Optoelectronics: Polymers to Perovskites

Date: March 17, 2021 12:00 pm (ET)


  • Tim Kelly
    University of Saskatchewan
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Optoelectronic devices – electronic devices that produce, detect, or control light – are ubiquitous in our daily lives. They are present in everything from LED display technology and fibre-optic commnications to solar cells and x-ray detectors for medical imaging. But in large part, optoelectronic devices are still built around inorganic materials – things like the crystalline silicon found in most photovoltaic technology, or the erdium-doped glasses found in optical fiber amplifiers. In this talk, I will present some of our research group’s recent efforts to produce optoelectronic devices based on two different types of solution-processable materials: conjugated polymers and lead halide perovskites. In particular, the talk will highlight our recent work in the area of perovskite solar cells and photodetectors.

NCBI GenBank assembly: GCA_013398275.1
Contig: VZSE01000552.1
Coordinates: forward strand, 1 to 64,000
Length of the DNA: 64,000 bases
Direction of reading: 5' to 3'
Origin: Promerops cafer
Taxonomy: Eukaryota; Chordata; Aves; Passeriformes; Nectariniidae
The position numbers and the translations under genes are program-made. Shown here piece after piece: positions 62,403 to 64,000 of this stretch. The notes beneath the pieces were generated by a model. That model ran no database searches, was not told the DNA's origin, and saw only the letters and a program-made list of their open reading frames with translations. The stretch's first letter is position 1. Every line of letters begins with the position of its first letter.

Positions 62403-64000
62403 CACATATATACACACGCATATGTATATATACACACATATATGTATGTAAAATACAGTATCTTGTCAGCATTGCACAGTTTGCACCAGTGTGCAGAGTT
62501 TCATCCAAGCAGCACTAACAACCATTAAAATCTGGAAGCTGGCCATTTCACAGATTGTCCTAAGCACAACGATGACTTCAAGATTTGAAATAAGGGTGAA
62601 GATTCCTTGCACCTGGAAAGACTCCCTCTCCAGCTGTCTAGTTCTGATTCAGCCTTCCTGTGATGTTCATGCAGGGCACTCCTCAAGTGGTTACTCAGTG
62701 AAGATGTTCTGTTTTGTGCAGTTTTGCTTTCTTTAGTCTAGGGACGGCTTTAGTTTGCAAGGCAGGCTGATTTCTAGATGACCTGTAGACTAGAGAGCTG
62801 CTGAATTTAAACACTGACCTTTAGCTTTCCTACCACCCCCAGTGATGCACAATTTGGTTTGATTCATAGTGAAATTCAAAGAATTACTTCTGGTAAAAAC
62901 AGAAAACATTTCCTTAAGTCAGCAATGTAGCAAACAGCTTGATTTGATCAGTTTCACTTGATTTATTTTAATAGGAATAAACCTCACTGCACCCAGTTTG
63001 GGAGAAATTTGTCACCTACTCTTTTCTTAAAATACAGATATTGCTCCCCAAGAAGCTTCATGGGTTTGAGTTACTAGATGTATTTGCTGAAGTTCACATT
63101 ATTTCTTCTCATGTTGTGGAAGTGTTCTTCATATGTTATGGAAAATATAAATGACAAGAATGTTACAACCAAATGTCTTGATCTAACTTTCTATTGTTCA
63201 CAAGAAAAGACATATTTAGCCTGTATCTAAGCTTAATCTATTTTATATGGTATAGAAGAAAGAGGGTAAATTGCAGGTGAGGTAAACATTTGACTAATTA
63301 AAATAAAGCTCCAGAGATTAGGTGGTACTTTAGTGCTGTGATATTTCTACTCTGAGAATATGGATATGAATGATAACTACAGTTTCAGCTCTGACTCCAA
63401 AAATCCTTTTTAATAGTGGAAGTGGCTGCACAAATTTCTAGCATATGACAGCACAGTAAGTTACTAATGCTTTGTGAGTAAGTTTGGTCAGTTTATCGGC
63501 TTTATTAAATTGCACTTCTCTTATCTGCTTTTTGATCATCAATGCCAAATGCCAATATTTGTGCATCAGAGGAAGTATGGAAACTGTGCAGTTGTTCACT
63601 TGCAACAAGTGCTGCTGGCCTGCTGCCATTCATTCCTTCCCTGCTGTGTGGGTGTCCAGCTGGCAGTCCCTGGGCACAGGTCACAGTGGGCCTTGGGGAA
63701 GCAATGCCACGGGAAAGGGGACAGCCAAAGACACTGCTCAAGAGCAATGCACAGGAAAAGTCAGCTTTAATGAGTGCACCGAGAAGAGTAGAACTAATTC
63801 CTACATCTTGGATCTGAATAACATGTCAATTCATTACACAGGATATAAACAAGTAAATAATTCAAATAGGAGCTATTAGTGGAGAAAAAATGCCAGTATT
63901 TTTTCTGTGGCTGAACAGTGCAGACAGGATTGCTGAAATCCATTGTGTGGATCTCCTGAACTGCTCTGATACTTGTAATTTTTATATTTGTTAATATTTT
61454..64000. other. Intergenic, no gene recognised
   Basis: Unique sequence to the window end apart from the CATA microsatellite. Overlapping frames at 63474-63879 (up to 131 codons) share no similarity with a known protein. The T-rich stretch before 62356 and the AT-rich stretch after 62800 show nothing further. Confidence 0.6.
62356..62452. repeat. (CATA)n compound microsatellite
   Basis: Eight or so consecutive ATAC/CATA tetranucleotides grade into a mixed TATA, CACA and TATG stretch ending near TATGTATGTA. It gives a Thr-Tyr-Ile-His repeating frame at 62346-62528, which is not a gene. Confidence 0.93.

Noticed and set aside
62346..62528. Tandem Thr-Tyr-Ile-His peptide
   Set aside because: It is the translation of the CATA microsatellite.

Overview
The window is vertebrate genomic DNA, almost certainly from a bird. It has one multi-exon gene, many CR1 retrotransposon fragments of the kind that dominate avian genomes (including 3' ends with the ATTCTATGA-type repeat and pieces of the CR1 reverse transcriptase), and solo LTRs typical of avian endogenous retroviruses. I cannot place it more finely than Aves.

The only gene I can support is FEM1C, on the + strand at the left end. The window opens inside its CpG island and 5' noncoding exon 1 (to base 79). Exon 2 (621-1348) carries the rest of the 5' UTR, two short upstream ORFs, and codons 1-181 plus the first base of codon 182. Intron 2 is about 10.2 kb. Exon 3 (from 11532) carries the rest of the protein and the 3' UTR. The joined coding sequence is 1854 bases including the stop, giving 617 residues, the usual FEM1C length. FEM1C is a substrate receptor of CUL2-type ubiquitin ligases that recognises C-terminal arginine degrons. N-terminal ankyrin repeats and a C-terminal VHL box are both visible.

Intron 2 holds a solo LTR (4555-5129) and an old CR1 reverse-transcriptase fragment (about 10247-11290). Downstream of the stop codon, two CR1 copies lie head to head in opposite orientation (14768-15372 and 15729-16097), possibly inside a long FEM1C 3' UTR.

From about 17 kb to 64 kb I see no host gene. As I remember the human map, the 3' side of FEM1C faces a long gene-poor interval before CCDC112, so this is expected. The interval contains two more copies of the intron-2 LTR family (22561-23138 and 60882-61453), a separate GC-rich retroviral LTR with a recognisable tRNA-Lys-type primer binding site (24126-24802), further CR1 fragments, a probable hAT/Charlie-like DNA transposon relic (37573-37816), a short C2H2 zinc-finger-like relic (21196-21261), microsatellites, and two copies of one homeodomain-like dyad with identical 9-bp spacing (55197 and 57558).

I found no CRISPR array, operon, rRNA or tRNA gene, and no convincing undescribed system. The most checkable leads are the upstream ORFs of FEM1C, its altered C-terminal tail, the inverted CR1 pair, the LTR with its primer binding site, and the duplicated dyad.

2020 Canadian Journal of Chemistry Best Paper Award Recipient
Timothy L. Kelly, MCIC
University of Saskatchewan

Dr. Kelly is an Associate Professor of Chemistry at the University of Saskatchewan and a Tier II Canada Research Chair in Photovoltaics. He received his BSc in Chemistry from Memorial University in 2005 and his PhD from the University of British Columbia in 2009. From 2009 – 2011 he held an NSERC post-doctoral fellowship at the University of California, San Diego, after which he began his independent career at the University of Saskatchewan. His interdisciplinary research group is focused on improving the performance and lifetime of optoelectronic devices, with an emphasis on new solar cell technologies. To this end, he and his research group explore novel approaches to the synthesis, processing, and characterization of both organic electronic materials and lead halide perovskites.